Wednesday, August 15, 2007

The Death of the Journalist

-- or at least the journalist columnist.

Since the rise of blogging -- and, particularly, the rise of its respectability, so that we get serious scholars and experts willing to blog -- I've become more aware of the paucity of interesting and insightful, or even correct, thinking in official newspaper columns. Here's two recent examples.

Screenwriter Craig Mazin took apart an article criticizing residual payments for screenwriters by columnist Brooks Barnes of the New York Times in his blog. While there are certainly a lot
ways to compensate writers for their work, and there's no reason not to discuss them, the column was simply poorly researched (essentially echoing bullshit studio press releases about how hard they have it, the kind of press releases that say ludicrous things like My Big Fat Greek Wedding didn't turn a profit) and thinking that would've made me groan if I saw it in an undergrad philosophy paper. Obviously, I might be a little biased here, so I'll leave it at that.

Yesterday Slate posted an article regarding the draft, essentially arguing that an all-volunteer army is incapable of maintaining the manpower levels required for extended overseas operations -- thus we either need to institute a draft or (I take it what the author's really trying to get at) get out of Iraq. The problem I habve with this article is that it's filled with the same kind of generic, uninformative and uninteresting pap that so much of mainstream journalism is.

Compare to Freakonomics author Steven Levitt's recent column, now being hosted at the New York Times. This article is full of interesting insights and new ways of looking at the problem, not merely a rehash of ideas that were tired decades ago. I thought this quote from the article was particularly nice:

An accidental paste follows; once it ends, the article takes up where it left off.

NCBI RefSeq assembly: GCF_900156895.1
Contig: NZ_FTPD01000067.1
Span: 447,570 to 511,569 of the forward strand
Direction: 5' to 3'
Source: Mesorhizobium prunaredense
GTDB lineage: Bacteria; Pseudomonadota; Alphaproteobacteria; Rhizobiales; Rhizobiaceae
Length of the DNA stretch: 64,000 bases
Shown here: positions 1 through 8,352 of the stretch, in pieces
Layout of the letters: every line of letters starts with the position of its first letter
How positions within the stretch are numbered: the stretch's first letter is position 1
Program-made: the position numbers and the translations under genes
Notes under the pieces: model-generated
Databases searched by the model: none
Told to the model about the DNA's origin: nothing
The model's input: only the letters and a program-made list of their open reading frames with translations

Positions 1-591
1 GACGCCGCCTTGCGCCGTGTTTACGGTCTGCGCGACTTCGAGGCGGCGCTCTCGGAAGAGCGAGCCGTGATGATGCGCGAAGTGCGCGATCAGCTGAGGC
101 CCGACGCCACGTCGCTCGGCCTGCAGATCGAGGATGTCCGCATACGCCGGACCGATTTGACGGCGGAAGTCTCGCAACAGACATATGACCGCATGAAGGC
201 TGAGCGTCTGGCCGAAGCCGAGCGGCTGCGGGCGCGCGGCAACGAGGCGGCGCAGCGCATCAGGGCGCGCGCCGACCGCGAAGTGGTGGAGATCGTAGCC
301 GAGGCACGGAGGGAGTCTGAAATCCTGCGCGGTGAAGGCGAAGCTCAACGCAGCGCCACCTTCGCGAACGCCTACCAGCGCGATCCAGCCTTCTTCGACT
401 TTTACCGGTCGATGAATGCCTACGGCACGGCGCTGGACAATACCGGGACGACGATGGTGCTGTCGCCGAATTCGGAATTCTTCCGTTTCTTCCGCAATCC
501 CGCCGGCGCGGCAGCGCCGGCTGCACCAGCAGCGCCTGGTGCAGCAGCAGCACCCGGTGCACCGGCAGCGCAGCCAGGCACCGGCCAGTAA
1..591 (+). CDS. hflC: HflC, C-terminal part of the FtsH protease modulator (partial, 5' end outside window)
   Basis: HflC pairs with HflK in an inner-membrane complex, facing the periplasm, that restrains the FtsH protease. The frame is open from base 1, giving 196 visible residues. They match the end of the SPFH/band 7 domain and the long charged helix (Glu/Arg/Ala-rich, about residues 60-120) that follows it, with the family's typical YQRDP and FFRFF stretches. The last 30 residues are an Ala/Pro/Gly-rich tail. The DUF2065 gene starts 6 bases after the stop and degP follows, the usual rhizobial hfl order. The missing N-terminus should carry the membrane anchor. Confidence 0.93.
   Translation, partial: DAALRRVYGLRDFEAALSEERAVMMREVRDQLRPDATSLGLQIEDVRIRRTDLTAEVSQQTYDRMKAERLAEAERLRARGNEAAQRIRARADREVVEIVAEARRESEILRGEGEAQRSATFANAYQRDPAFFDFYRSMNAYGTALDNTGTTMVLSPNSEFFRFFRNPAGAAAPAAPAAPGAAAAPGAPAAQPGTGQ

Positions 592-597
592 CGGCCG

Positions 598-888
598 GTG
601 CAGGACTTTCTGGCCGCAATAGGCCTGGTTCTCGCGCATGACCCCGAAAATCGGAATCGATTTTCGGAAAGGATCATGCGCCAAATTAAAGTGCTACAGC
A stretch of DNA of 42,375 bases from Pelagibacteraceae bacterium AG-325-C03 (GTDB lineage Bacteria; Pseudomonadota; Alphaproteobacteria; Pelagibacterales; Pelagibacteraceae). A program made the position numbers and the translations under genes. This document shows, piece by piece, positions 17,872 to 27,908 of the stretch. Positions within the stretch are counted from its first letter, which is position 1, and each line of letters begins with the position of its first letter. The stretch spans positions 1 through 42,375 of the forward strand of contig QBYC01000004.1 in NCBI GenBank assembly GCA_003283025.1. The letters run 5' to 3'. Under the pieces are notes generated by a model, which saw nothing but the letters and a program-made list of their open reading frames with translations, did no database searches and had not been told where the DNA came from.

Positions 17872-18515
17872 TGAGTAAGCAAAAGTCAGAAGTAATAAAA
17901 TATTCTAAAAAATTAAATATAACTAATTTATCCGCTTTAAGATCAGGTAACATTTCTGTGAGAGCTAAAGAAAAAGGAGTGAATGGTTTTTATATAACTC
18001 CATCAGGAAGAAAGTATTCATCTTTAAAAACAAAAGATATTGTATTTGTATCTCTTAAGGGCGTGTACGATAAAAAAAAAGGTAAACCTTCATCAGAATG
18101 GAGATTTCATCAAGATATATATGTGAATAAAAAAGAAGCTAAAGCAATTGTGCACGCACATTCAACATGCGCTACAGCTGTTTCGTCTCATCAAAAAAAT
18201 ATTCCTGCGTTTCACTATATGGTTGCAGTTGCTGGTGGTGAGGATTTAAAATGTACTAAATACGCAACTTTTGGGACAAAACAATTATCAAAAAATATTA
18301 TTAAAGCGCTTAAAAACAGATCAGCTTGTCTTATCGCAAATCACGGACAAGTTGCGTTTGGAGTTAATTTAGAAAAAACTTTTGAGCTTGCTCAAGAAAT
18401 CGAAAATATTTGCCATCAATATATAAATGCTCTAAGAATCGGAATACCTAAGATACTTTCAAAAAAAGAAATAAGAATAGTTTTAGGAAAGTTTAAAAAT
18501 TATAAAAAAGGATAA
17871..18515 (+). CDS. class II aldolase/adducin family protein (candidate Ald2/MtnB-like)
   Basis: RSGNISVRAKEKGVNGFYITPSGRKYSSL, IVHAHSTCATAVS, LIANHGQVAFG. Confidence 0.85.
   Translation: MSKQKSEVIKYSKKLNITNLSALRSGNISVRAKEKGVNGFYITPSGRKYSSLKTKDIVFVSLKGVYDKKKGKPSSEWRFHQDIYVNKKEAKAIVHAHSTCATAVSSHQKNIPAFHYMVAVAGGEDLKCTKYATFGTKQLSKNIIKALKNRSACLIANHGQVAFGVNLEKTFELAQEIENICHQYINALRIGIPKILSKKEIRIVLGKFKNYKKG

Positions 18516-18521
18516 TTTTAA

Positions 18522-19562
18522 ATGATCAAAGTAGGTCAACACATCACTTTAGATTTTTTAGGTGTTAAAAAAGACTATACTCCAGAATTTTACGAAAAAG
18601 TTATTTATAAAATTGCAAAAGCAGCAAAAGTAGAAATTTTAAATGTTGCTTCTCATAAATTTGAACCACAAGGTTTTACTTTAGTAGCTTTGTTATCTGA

A draft is essentially a large, very concentrated tax on those who are drafted.

Because it points to a core part of the issue: what the draft does is allow us to not pay our soldiers market value for their labor and the risks they take. If we keep to the all-volunteer army we have to raise salaries, benefits, and moderate the sacrifices our soldiers make. But if we institute a draft, we not only get a bunch of cheap soldiers, but we also can keep the price of our volunteer soldiers lower, since we can simply replace them with what amounts to slave labor.

When I was in the service I got about 15-16 thousand a year after four years (or something close to that). Not terrible and the benefits are nice, but the sacrifices are immense too. Little to no control over where you're stationed and a lot of restrictions on your personal life. I felt that the U.S. Army, and probably other branches, was relying almost wholly on patriotism to get and keep enlisted soldiers. After all, almost all of the guys that you'd most like to keep would easily be able to get out and go into law enforcement, which is compensated much better and lets you live where you want to live.

And that was in peacetime! I can only imagine that this is even more the case now when we've got our troops trying to enforce the peace in a country much better armed and more volatile than L.A., but getting nowhere near the pay of an L.A. cop.

A volunteer army forces us to pay soldiers what they feel is sufficient compensation -- and that puts the tax on us, instead of the guys we're sending in harm's way.

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